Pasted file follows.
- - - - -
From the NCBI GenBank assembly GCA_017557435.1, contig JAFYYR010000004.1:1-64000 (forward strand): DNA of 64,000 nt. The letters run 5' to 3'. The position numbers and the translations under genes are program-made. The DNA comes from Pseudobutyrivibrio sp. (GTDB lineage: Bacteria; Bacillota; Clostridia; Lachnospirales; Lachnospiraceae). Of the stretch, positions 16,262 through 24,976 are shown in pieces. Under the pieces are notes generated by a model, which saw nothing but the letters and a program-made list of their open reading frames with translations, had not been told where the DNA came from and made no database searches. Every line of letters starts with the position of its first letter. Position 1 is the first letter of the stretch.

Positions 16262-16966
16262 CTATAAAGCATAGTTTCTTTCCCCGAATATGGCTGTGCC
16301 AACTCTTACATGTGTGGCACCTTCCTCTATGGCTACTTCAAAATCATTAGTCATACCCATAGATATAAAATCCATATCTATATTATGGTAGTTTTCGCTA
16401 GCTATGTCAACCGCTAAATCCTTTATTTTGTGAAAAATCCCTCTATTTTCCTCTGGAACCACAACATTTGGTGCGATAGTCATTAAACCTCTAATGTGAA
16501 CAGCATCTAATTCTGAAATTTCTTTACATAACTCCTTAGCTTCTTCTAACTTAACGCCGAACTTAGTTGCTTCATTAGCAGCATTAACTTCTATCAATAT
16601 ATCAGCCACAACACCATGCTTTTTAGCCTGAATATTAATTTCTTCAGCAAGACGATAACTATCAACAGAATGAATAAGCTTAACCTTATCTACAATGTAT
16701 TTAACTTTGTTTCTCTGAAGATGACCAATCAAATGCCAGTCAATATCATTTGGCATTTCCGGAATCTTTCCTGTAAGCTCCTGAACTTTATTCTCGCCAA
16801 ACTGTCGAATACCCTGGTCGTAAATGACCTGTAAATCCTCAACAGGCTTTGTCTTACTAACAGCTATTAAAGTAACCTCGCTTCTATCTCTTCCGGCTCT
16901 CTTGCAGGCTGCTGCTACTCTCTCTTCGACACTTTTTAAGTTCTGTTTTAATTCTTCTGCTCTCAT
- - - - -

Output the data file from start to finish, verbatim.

From the NCBI GenBank assembly GCA_017557435.1, contig JAFYYR010000004.1:1-64000 (forward strand): DNA of 64,000 nt. The letters run 5' to 3'. The position numbers and the translations under genes are program-made. The DNA comes from Pseudobutyrivibrio sp. (GTDB lineage: Bacteria; Bacillota; Clostridia; Lachnospirales; Lachnospiraceae). Of the stretch, positions 16,262 through 24,976 are shown in pieces. Under the pieces are notes generated by a model, which saw nothing but the letters and a program-made list of their open reading frames with translations, had not been told where the DNA came from and made no database searches. Every line of letters starts with the position of its first letter. Position 1 is the first letter of the stretch.

Positions 16262-16966
16262 CTATAAAGCATAGTTTCTTTCCCCGAATATGGCTGTGCC
16301 AACTCTTACATGTGTGGCACCTTCCTCTATGGCTACTTCAAAATCATTAGTCATACCCATAGATATAAAATCCATATCTATATTATGGTAGTTTTCGCTA
16401 GCTATGTCAACCGCTAAATCCTTTATTTTGTGAAAAATCCCTCTATTTTCCTCTGGAACCACAACATTTGGTGCGATAGTCATTAAACCTCTAATGTGAA
16501 CAGCATCTAATTCTGAAATTTCTTTACATAACTCCTTAGCTTCTTCTAACTTAACGCCGAACTTAGTTGCTTCATTAGCAGCATTAACTTCTATCAATAT
16601 ATCAGCCACAACACCATGCTTTTTAGCCTGAATATTAATTTCTTCAGCAAGACGATAACTATCAACAGAATGAATAAGCTTAACCTTATCTACAATGTAT
16701 TTAACTTTGTTTCTCTGAAGATGACCAATCAAATGCCAGTCAATATCATTTGGCATTTCCGGAATCTTTCCTGTAAGCTCCTGAACTTTATTCTCGCCAA
16801 ACTGTCGAATACCCTGGTCGTAAATGACCTGTAAATCCTCAACAGGCTTTGTCTTACTAACAGCTATTAAAGTAACCTCGCTTCTATCTCTTCCGGCTCT
16901 CTTGCAGGCTGCTGCTACTCTCTCTTCGACACTTTTTAAGTTCTGTTTTAATTCTTCTGCTCTCAT